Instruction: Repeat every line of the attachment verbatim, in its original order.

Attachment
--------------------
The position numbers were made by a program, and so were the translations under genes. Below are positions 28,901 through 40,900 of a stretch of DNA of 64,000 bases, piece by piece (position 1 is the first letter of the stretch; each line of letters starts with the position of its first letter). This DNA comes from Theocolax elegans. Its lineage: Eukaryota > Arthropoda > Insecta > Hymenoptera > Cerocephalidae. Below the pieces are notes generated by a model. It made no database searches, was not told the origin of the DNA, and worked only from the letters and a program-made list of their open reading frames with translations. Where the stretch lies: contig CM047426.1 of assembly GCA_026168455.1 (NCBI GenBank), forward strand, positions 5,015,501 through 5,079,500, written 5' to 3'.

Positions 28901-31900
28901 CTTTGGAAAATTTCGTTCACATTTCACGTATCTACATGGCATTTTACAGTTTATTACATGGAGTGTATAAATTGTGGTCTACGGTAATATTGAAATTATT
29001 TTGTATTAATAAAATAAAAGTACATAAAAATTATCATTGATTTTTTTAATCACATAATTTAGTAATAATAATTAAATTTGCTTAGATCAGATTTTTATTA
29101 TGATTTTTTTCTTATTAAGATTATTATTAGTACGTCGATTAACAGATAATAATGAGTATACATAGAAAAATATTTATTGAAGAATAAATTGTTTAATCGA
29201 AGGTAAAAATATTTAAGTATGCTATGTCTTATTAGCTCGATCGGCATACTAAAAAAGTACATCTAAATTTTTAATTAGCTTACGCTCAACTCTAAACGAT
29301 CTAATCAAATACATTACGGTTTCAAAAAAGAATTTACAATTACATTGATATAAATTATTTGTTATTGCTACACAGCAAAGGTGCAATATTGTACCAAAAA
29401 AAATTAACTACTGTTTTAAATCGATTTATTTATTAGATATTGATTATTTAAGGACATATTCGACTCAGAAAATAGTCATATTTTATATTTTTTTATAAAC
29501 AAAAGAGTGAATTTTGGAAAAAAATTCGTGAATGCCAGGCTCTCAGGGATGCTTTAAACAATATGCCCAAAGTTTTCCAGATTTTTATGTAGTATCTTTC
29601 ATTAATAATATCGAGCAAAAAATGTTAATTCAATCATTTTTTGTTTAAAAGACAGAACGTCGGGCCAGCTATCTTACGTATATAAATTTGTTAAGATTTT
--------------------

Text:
The position numbers were made by a program, and so were the translations under genes. Below are positions 28,901 through 40,900 of a stretch of DNA of 64,000 bases, piece by piece (position 1 is the first letter of the stretch; each line of letters starts with the position of its first letter). This DNA comes from Theocolax elegans. Its lineage: Eukaryota > Arthropoda > Insecta > Hymenoptera > Cerocephalidae. Below the pieces are notes generated by a model. It made no database searches, was not told the origin of the DNA, and worked only from the letters and a program-made list of their open reading frames with translations. Where the stretch lies: contig CM047426.1 of assembly GCA_026168455.1 (NCBI GenBank), forward strand, positions 5,015,501 through 5,079,500, written 5' to 3'.

Positions 28901-31900
28901 CTTTGGAAAATTTCGTTCACATTTCACGTATCTACATGGCATTTTACAGTTTATTACATGGAGTGTATAAATTGTGGTCTACGGTAATATTGAAATTATT
29001 TTGTATTAATAAAATAAAAGTACATAAAAATTATCATTGATTTTTTTAATCACATAATTTAGTAATAATAATTAAATTTGCTTAGATCAGATTTTTATTA
29101 TGATTTTTTTCTTATTAAGATTATTATTAGTACGTCGATTAACAGATAATAATGAGTATACATAGAAAAATATTTATTGAAGAATAAATTGTTTAATCGA
29201 AGGTAAAAATATTTAAGTATGCTATGTCTTATTAGCTCGATCGGCATACTAAAAAAGTACATCTAAATTTTTAATTAGCTTACGCTCAACTCTAAACGAT
29301 CTAATCAAATACATTACGGTTTCAAAAAAGAATTTACAATTACATTGATATAAATTATTTGTTATTGCTACACAGCAAAGGTGCAATATTGTACCAAAAA
29401 AAATTAACTACTGTTTTAAATCGATTTATTTATTAGATATTGATTATTTAAGGACATATTCGACTCAGAAAATAGTCATATTTTATATTTTTTTATAAAC
29501 AAAAGAGTGAATTTTGGAAAAAAATTCGTGAATGCCAGGCTCTCAGGGATGCTTTAAACAATATGCCCAAAGTTTTCCAGATTTTTATGTAGTATCTTTC
29601 ATTAATAATATCGAGCAAAAAATGTTAATTCAATCATTTTTTGTTTAAAAGACAGAACGTCGGGCCAGCTATCTTACGTATATAAATTTGTTAAGATTTT